We Need Organic Software29 November 2020
Much of the technology we use everyday has been shown to not serve their users best interest. Apple has been shown to snoop on how you use your computer, Facebook has broken every expectation of privacy of its users and your information is being collected without your knowledge and consent, only to be leaked, as shown by the Equifax scandal.
Most people don’t want to pay for the software they use, so companies have to resort to alternative methods of monetizing their applications. They monetize your data, capture your attention with ads to get you to buy more stuff you don’t need. They use every trick in the book to spy on you, to sell you more of their products.
One of the purposes of the EU cookie laws, was to have businesses notify their customers that they are tracking them. They probably expected companies to choose not to track people, and in exchange, they would not have to show cookie banners. This is not what happened. Everywhere you go, you are faced with cookie pop-ups.
Once you’ve dismissed that cookie banner, they popup a dialog asking you for your email address, so that they can send you ads. Next, they ask you for permission to send you notifications, to capture your future attention. Some use dark patterns to get users to inadvertently do things they would not intentionally do. The thing is, there isn’t money in just getting the job done, and then simply getting out of the way. You don’t win arguments in product design meetings by saying it’s right for the user. You win by arguing how it’s going to help the company make more money.
Some people opt to only use free open-source software. Open-source software is fully transparent. Anyone can go in to check what the software actually does below the surface. The problem with that ecosystem is that there is little money in it. It’s very hard to build a competitive edge if the recipe for your product is out in plain sight. Fewer investments are made, less people end up contributing and you are left with inferior products. You end up paying a significant cost for the idealism.
What we need is a pragmatic middle ground. In agriculture, there is organic farming. Farmers choose to restrict what they do, in order to do what’s good long term for the environment and their customers. The practices include, for example, not using synthetic fertilizers or pesticides, not processing the food with additives and higher standards for livestock among others. People are willing to pay a premium for produce that is made in this way.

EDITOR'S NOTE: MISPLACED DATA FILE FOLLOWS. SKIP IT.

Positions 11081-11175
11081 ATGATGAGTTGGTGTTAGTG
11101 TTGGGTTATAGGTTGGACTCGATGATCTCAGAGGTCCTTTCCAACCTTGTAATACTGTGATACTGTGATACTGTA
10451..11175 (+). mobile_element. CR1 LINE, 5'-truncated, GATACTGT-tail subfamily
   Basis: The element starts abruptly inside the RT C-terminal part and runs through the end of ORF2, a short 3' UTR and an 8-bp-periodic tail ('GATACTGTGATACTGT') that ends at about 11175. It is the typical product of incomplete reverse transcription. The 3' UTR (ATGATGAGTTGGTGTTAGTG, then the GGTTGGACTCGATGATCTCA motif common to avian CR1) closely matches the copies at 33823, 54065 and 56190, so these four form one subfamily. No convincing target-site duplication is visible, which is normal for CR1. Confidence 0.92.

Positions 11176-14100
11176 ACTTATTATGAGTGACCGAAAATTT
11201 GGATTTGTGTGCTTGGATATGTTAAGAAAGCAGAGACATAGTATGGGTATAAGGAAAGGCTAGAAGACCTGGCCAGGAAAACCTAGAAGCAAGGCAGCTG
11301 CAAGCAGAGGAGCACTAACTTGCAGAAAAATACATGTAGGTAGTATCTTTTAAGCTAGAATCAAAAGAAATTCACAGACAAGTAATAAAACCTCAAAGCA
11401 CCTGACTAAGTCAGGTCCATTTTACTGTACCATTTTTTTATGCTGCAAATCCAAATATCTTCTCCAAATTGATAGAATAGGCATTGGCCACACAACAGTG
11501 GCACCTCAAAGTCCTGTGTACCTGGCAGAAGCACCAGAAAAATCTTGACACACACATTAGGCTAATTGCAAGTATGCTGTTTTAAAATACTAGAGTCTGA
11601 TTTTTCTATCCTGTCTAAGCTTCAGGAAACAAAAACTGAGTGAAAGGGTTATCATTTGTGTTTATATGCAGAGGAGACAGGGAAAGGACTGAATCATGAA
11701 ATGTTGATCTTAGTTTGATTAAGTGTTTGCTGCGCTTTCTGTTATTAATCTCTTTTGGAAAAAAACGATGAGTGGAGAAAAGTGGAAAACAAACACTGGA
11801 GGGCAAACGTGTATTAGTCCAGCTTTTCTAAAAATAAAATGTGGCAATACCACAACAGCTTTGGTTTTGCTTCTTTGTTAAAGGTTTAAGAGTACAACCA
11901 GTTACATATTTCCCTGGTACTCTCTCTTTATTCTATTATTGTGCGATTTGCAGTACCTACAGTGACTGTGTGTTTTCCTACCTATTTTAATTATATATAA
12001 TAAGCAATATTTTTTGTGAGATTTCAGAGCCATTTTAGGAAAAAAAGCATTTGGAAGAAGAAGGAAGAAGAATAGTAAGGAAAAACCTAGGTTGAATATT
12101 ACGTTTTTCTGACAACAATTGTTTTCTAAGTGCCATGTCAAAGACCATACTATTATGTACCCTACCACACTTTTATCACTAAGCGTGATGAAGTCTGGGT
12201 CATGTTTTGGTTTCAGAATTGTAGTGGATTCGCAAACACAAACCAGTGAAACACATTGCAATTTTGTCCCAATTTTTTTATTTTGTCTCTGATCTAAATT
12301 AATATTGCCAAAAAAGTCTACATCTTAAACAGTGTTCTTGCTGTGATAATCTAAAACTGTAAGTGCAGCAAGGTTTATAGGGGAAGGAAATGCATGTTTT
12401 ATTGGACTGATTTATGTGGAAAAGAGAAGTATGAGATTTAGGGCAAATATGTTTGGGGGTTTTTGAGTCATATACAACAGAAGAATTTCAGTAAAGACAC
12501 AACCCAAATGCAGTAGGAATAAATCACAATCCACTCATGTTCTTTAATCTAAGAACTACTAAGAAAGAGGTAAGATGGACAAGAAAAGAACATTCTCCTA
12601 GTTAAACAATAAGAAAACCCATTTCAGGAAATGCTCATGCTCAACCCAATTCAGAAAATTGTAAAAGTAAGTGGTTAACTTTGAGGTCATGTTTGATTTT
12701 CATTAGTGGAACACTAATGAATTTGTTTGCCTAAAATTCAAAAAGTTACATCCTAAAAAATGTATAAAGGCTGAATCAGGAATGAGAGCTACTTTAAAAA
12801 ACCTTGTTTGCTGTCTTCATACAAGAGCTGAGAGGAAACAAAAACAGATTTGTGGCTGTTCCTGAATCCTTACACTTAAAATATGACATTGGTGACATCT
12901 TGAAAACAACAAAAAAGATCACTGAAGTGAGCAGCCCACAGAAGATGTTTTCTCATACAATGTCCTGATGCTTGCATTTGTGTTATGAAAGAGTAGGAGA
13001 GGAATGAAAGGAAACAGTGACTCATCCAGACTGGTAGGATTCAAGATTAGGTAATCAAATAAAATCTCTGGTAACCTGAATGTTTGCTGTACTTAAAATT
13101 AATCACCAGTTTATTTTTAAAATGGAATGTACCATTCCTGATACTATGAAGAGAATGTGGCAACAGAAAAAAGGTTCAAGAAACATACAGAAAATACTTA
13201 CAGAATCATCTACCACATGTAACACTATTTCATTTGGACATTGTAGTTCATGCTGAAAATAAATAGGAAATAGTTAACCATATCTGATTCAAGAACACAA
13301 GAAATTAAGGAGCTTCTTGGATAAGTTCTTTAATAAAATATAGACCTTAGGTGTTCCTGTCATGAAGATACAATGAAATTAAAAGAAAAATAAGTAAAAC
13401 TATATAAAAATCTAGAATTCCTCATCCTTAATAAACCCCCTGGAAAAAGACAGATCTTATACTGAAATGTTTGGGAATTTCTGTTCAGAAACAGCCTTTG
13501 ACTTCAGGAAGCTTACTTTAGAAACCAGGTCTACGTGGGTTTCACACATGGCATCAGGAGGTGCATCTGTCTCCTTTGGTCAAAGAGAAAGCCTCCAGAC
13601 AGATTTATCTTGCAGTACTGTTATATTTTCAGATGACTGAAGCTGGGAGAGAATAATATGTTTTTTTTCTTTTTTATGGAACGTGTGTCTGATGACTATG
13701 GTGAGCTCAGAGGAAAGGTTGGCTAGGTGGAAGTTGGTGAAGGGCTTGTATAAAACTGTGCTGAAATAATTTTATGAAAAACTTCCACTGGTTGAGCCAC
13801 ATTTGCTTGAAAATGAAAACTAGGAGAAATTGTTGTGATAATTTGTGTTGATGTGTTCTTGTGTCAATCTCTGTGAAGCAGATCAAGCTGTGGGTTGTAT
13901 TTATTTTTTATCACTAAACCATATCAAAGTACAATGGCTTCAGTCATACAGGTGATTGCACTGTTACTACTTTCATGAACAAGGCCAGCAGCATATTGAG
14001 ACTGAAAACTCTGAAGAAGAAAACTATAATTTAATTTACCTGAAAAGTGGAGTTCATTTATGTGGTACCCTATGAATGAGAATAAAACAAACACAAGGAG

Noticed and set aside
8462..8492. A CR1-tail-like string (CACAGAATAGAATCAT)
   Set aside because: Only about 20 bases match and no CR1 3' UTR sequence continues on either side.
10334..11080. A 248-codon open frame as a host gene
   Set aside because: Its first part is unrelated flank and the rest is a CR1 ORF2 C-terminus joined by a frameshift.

Imagine if there was a standard for organic software. Software that is free of all the bad stuff. Examples of the bad stuff include:
- Collecting and storing data that does not serve the user. E.g. to target ads or build user profiles
- Sending data to a server to do something that could have been done client-side
- Not using encryption where it would help preserve privacy and would not make things harder for the user
- Sharing data with third parties for non-essential purposes
- Monetizing data by sharing it with third parties – anonymized or not
- Not clearly communicating what the software is doing
- Using tricks to capture your attention: unnecessary notifications, emails and pop-ups
These are just some examples.
Imagine if a company could opt to have their products audited. If they passed the test, they would be allowed to sell their product as organic or clean software.
Simply banning certain practices, won’t solve the problem. Companies will just do the bare minimum and work their way around the rules. For sustainable change, the incentives of users, the environment, companies and society have to align. There should be transparency into what a piece of software is doing. Consumers should have a choice. To get there, we need to slightly morph the incentive landscape to help companies afford to do the right thing.
Would you pay a premium for software that uniquely serves you? Would you pay more for an email client that doesn’t call home and has been audited for being clean? I know I would.